Federal agencies will run out of operating funds next Friday at midnight, so the massive spending bill is needed to keep them open through September, when the fiscal year ends. But President Trump wants to tack on several of his agenda items, such as money for the proposed Mexican border wall, a ban on federal grants to so-called sanctuary cities, which shield illegal immigrants from deportation, and possibly a defunding of Planned Parenthood. Continue reading “Government Shutdown Will Be Averted”
Today’s confirmation of Neil Gorsuch to the Supreme Court gave President Trump his biggest victory since his inauguration. But the action has a much broader impact, as it potentially sets up a monumental change in the way the Senate does business.
By invoking the “nuclear option,” Senate Majority Leader Mitch McConnell (R-KY) changed Senate rules and barred the use of the filibuster for Supreme Court nominations, meaning that confirmation now is achieved with a simple majority in the 100-seat chamber instead of 60 votes. Gorsuch was confirmed by a vote of 54 to 45, with three Democrats crossing the aisle and one Republican who missed the vote due to illness. Continue reading “Senate Rule Change for Gorsuch: A Harbinger of Things to Come?”
As is the case with most presidents, Donald Trump’s first budget proposal is already “dead on arrival” in Congress, with Democrats and many Republicans opposed to his plan – though for different reasons – to finance an increase in defense spending with steep cuts to several federal agencies.
And with the parties at odds over how and where to spend taxpayer money, expect another year in which Congress fails to pass a budget. Continue reading “Will GOP Sink Trump’s Budget?”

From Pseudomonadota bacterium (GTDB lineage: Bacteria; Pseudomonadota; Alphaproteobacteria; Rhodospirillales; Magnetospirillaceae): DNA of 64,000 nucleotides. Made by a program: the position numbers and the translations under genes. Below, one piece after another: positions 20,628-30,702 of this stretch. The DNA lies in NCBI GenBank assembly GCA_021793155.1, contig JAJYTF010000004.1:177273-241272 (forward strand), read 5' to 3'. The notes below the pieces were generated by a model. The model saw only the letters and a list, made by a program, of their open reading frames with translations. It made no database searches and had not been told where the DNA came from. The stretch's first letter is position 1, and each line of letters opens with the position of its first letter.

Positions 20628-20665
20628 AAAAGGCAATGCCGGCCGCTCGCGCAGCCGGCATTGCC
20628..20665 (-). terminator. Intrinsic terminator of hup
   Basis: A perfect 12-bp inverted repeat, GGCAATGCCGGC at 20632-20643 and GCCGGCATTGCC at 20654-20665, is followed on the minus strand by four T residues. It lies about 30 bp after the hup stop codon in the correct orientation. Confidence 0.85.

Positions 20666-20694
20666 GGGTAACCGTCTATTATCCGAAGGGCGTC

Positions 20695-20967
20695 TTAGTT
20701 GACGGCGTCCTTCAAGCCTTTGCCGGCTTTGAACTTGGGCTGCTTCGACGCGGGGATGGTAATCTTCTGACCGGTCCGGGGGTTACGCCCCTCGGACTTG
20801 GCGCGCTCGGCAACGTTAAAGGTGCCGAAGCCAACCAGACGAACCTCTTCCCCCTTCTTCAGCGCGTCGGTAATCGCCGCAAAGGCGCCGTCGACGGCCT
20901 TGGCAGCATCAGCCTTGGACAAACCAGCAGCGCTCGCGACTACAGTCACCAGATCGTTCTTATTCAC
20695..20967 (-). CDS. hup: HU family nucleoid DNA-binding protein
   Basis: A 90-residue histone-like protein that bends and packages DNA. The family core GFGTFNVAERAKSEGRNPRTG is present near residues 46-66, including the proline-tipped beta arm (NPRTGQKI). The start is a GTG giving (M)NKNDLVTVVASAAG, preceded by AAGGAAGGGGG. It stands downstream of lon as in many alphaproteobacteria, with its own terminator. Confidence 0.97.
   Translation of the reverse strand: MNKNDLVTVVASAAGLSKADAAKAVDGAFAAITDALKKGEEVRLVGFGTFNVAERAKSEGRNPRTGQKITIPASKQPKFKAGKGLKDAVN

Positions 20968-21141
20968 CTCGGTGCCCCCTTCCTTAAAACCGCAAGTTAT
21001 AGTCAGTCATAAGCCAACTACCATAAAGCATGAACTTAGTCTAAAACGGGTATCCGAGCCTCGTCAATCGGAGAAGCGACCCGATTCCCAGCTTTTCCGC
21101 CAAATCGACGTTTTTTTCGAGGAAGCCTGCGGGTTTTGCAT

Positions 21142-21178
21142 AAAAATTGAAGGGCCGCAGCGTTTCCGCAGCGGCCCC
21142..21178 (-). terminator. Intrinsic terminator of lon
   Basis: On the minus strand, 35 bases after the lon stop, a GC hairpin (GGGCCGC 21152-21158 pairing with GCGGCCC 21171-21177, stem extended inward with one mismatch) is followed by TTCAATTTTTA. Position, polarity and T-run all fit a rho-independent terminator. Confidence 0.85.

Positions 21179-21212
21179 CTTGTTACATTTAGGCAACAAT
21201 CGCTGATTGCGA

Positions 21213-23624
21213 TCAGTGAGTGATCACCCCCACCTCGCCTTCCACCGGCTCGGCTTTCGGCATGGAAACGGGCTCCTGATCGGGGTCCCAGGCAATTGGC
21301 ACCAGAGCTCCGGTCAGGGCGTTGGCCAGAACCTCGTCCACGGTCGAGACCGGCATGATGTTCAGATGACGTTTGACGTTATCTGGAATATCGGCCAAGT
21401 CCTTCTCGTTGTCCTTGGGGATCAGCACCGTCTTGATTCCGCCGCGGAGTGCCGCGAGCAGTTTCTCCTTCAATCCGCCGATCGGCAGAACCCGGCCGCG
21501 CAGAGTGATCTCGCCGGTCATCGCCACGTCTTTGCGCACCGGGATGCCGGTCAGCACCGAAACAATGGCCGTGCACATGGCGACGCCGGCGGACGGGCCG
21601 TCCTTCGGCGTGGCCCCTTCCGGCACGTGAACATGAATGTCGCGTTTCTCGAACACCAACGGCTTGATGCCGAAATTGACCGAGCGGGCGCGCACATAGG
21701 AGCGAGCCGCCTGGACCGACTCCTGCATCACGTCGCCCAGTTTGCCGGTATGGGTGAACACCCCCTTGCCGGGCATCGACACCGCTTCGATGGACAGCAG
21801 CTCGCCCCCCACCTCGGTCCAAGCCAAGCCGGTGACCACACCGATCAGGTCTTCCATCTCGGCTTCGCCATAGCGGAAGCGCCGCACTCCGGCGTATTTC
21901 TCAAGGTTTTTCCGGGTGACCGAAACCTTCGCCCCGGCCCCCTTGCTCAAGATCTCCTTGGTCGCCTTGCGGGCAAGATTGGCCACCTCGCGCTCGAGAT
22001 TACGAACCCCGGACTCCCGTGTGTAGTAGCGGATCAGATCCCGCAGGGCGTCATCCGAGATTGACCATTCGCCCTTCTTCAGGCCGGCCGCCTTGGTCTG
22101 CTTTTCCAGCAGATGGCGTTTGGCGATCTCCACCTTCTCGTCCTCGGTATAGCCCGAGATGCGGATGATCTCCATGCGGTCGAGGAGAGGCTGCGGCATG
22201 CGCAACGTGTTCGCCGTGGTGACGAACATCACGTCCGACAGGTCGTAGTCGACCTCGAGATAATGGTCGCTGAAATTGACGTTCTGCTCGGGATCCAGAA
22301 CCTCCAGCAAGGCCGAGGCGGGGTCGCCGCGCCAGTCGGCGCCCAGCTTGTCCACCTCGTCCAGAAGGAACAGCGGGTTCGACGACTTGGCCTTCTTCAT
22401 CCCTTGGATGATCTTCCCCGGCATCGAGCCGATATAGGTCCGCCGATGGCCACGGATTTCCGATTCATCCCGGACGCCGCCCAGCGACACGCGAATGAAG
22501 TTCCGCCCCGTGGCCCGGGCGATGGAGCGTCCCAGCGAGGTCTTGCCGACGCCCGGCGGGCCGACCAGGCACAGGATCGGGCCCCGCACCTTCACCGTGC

Churches will play a much greater role in American politics if President Trump and congressional Republicans have their way.
Conservatives on and off Capitol Hill for years have been eager to remove a provision of U.S. tax law that prevents churches and other nonprofits from participating in partisan political activities. Now, with Republicans controlling the White House and both chambers of Congress, supporters of lifting the six-decade-old ban feel the time is right to act. Continue reading “Trump Wants to Give Churches a Political Role”
President Trump’s success, ultimately, rests with his ability to work with Congress. And while his relationship with Republicans who control Capitol Hill has gotten off to a rocky start, expect things to smooth over in the coming months as both sides work toward advancing common goals.
Trump’s views expressed in many of his early executive actions, particularly those involving trade, immigration and foreign policy, don’t align perfectly with the Republican mainstream, so it’s not surprising he didn’t check first with GOP leadership on the Hill. But looking ahead to big ticket items on the party’s legislative calendar, namely an Obamacare overhaul and tax reform, the sides are in much more agreement; not perfectly in sync, but not poles apart either. Continue reading “Trump’s Tenuous Relationship With Congress Will Evolve”